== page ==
This video is truly an unBEARably sweet way to end the week!

News + Trending

9 things I wish my husband had known before we brought baby home

There's so much to navigate in new parenthood. Proud new papas of the world, this one's for you.

We brought our baby home in a confused, crazy haze of new-parent life. We didn't know a lot. Actually, scratch that. We didn't even really know a little. There's so much I wish I could have told you—to give you, this patient and amazing man, a heads up. But I couldn't. I didn't know, either.

There's so much to navigate in new parenthood. Proud new papas of the world, this one's for you.

Here are 9 things I wish my husband had known before we brought baby home...

1. We are both clueless.

I know you've never done this before. But guess what? Neither have I. Just because I'm a woman or I used to babysit in college doesn't mean I know more about what we're doing. This isn't a competition of who knows more or less about babies. The playing field is level. We are both clueless. If you ask me why she's crying again, and I give you a master-level death stare—just understand it's because I. Don't. Know.

2. So help me.

Don't wait for me to ask. Please. Just do something. Change the next diaper, get me a snack, fill my water bottle while I'm nursing, cook dinner, throw in a load of laundry. Remind me to take Motrin. Literally anything will be helpful. And it is such a nice feeling when I don't have to ask you to do something. Like, a major turn-on. (And I'll remember that in six to eight weeks.)

3. Happily take over when I need a break.

When you're getting the feeling that I may need a break, or a shower, or to just sit in silence by myself for a minute—take over. With a smile. Bond with your baby. Talk to the baby. Sing to the baby. Do awesome father stuff. I'll get my very necessary break, and I'll be listening in the other room. #Swoon. ?

4. I'm going to cry a lot.

Over all sorts of things. I got poop on my hands. Tears. I am tired. Tears. My nipples hurt. Tears. I don't understand what I'm doing. Tears. Someone just stopped by unannounced. Tears. My belly is jiggly. Tears. I feel sad. Tears. I have never been happier in my life. Tears. This cookie is sooo good. Tears. ? ?

The new norm? Crying. Get used to it for now. I don't really realize I'm crying over ridiculous things, I'm just in this brand-new world with lots of crying (from me and the baby), a nursing appetite that dwarfs my pregnancy appetite and a baby bump without a baby in there. Let me cry without judgment.

For the most part, there will be zero rationale behind these tears (well, except #hormones... and dang, that cookie was really good). But also, do me a favor and pay attention to signs of postpartum depression. Because I may not be able to.

5. I've never felt so self-conscious.

My baby bump is gone, but I am still carrying extra pounds. Some people think I still look pregnant. I haven't showered yet today. My hair is greasy. My legs are so hairy they're confused as to whether they're wearing pants or have a thick fur blanket wrapped around them. The circles under my eyes are deepening by the second. My wardrobe consists of sizes I'd never thought I'd see, and my maternity clothes don't look like they're going anywhere fast.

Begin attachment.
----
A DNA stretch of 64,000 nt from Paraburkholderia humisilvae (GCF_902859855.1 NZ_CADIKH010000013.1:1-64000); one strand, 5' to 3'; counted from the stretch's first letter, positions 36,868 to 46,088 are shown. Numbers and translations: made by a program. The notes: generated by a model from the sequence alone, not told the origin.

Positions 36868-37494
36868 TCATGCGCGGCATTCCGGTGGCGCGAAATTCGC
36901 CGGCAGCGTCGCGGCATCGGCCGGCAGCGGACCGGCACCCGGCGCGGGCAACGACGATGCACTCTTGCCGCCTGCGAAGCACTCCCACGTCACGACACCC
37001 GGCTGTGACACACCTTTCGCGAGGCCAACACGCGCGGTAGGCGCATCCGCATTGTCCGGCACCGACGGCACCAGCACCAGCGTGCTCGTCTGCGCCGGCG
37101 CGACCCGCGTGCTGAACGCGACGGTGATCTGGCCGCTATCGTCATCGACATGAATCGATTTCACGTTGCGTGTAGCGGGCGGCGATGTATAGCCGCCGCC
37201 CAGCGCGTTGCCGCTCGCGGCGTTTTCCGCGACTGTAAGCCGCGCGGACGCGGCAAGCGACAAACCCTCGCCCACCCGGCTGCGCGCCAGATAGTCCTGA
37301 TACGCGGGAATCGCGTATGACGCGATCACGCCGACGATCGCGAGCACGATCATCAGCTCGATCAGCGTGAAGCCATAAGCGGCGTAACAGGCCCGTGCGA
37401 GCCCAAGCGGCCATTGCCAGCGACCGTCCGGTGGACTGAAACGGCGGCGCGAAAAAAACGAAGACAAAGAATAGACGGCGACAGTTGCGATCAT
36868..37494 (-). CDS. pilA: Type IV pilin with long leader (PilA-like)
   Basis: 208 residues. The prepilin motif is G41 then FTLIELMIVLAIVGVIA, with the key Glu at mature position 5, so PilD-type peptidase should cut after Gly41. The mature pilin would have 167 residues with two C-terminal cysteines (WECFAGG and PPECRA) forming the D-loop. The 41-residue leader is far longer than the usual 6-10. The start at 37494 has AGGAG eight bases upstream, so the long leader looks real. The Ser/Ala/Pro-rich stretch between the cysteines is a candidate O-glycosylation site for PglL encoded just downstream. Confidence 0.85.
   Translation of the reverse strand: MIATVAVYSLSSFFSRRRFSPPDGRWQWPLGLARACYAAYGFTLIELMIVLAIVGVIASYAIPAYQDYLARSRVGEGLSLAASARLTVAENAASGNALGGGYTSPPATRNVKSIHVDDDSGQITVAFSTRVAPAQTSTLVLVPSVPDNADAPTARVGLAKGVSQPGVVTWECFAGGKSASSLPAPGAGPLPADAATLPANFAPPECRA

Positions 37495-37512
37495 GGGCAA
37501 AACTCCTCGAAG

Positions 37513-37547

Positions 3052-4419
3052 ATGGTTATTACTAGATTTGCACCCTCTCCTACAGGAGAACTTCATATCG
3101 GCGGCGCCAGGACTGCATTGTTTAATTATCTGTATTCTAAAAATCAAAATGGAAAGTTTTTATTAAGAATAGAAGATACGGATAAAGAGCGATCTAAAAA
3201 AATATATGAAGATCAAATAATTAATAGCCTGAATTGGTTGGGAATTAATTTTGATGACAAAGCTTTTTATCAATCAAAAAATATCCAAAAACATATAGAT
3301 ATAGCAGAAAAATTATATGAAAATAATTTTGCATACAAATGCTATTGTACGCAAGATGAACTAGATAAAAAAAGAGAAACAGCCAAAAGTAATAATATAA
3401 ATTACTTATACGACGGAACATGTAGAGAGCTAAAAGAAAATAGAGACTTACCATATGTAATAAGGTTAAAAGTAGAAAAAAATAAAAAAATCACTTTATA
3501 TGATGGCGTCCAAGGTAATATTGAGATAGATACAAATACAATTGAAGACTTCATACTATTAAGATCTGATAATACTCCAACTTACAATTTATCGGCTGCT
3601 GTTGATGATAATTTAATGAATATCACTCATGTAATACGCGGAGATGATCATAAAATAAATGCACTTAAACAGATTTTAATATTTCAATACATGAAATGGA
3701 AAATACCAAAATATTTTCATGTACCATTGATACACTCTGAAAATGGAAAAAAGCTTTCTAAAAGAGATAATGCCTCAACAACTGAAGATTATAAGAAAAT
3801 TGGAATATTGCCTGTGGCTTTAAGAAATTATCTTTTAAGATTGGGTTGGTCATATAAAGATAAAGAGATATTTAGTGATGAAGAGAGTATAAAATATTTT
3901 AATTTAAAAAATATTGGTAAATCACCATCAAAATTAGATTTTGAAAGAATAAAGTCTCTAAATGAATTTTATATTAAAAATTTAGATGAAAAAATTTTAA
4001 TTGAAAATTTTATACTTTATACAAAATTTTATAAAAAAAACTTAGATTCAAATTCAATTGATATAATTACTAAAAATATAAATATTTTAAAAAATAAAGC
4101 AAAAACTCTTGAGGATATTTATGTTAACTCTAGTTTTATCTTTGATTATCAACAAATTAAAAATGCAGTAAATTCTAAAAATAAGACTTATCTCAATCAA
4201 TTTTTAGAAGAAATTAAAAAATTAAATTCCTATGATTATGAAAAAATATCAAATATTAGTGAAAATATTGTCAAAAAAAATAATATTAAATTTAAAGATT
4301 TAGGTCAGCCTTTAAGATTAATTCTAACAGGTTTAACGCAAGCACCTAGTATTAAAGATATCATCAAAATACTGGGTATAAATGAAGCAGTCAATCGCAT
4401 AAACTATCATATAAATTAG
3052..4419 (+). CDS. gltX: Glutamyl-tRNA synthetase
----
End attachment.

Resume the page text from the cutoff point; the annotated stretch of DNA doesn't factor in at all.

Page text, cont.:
Lift my spirits, please. I don't quite feel like myself. Be gentle with me. We can't have sex—and I definitely don'' want to!—but we can cuddle before bed, you can hold my hand and tell me what an amazing job I'm doing, and you can remind me that I'm a badass, beautiful mama.

6. I'm going to spend a lot of time in the bathroom.

You may wonder what exactly I'm doing in there. I may be trying to escape you people for a little while. But I also may just be using the bathroom, which now means also using my new BFF spray bottle, very slowly sitting down on the toilet, very slowly picking myself up off the toilet, putting a new pad on, and hoisting my pants up. It's not the quickest process right this second.

Oh, and when I get a chance to shower... no, I did not get sucked down the drain. I am simply enjoying the peace and quiet while the hot water runs down my back. ? I'm giving myself some time alone to reflect on the fact that yes, this is all happening.

7. I don't want visitors.

Sure, the close family members we agreed on are fine. I know they want to check in on us and want to meet the baby. But please don't invite other people over right now. This is a lot to take in and figure out. My boobs are out 24/7, I'm wearing your sweatshirt and maternity sweatpants and—makeup? What does this word mean?

If you could, just give me a little time and space in our bubble. I'll be ready for visitors soon. Tell people no from us so I don't have to feel bad about it. When the VIPs are visiting, be the overstaying police—if they've been over for too long, make something up so they get the hint to leave. The baby needs to rest, I need to rest, I need to feed the baby, aliens are coming and we need to go into our underground bunker—whatever you need to do. Check in with me privately if you're not sure what constitutes "too long." ⏱

8. I'm going to go into protective mama bear mode.

And not just with the baby. ?

With you, too. I need you with me, near me, supporting me and letting me support you. We're in this together, and I desperately need to feel like a team. Let's try to be patient with each other.

But also, if we do have people visiting and I give you the "I-need-my-baby-back" stare—HAND ME THE BABY. Politely ask whoever is holding her if you could borrow her and like I said—HAND ME THE BABY. PLEASE. I LOVE YOU.

8. I'm going to go into protective mama bear mode.

We are awesome together. Our baby makes us even more awesome together. This is new to us. Let's try to enjoy this time in our lives. Let's laugh over that poop on my hands (after I cry... and remember—let me cry), let's stay in our bubble as long as we can and let's rocking being clueless parents together. Because let's face it—no matter how much we think we know, we'll never know it all.